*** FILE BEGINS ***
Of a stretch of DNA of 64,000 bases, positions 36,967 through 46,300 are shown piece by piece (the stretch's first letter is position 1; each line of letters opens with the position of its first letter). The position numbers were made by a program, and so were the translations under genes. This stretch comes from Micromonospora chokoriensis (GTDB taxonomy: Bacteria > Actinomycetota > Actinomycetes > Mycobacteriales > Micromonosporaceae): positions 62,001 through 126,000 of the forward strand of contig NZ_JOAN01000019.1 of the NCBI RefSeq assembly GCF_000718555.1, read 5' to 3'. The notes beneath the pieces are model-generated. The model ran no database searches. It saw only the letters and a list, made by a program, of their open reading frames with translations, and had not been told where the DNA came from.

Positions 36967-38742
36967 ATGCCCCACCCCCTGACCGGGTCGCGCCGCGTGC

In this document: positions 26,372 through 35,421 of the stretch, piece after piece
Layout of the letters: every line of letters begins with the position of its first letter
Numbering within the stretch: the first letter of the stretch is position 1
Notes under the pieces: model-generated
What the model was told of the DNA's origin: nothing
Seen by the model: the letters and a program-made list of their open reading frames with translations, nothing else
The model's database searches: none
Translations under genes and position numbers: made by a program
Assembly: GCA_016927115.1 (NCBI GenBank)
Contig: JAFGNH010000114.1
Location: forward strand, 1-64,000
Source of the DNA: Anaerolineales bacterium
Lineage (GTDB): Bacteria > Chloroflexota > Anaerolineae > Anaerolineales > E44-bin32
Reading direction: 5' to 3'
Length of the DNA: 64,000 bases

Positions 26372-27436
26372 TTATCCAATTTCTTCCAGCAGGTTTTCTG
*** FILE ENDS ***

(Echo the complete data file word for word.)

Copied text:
Of a stretch of DNA of 64,000 bases, positions 36,967 through 46,300 are shown piece by piece (the stretch's first letter is position 1; each line of letters opens with the position of its first letter). The position numbers were made by a program, and so were the translations under genes. This stretch comes from Micromonospora chokoriensis (GTDB taxonomy: Bacteria > Actinomycetota > Actinomycetes > Mycobacteriales > Micromonosporaceae): positions 62,001 through 126,000 of the forward strand of contig NZ_JOAN01000019.1 of the NCBI RefSeq assembly GCF_000718555.1, read 5' to 3'. The notes beneath the pieces are model-generated. The model ran no database searches. It saw only the letters and a list, made by a program, of their open reading frames with translations, and had not been told where the DNA came from.

Positions 36967-38742
36967 ATGCCCCACCCCCTGACCGGGTCGCGCCGCGTGC

In this document: positions 26,372 through 35,421 of the stretch, piece after piece
Layout of the letters: every line of letters begins with the position of its first letter
Numbering within the stretch: the first letter of the stretch is position 1
Notes under the pieces: model-generated
What the model was told of the DNA's origin: nothing
Seen by the model: the letters and a program-made list of their open reading frames with translations, nothing else
The model's database searches: none
Translations under genes and position numbers: made by a program
Assembly: GCA_016927115.1 (NCBI GenBank)
Contig: JAFGNH010000114.1
Location: forward strand, 1-64,000
Source of the DNA: Anaerolineales bacterium
Lineage (GTDB): Bacteria > Chloroflexota > Anaerolineae > Anaerolineales > E44-bin32
Reading direction: 5' to 3'
Length of the DNA: 64,000 bases

Positions 26372-27436
26372 TTATCCAATTTCTTCCAGCAGGTTTTCTG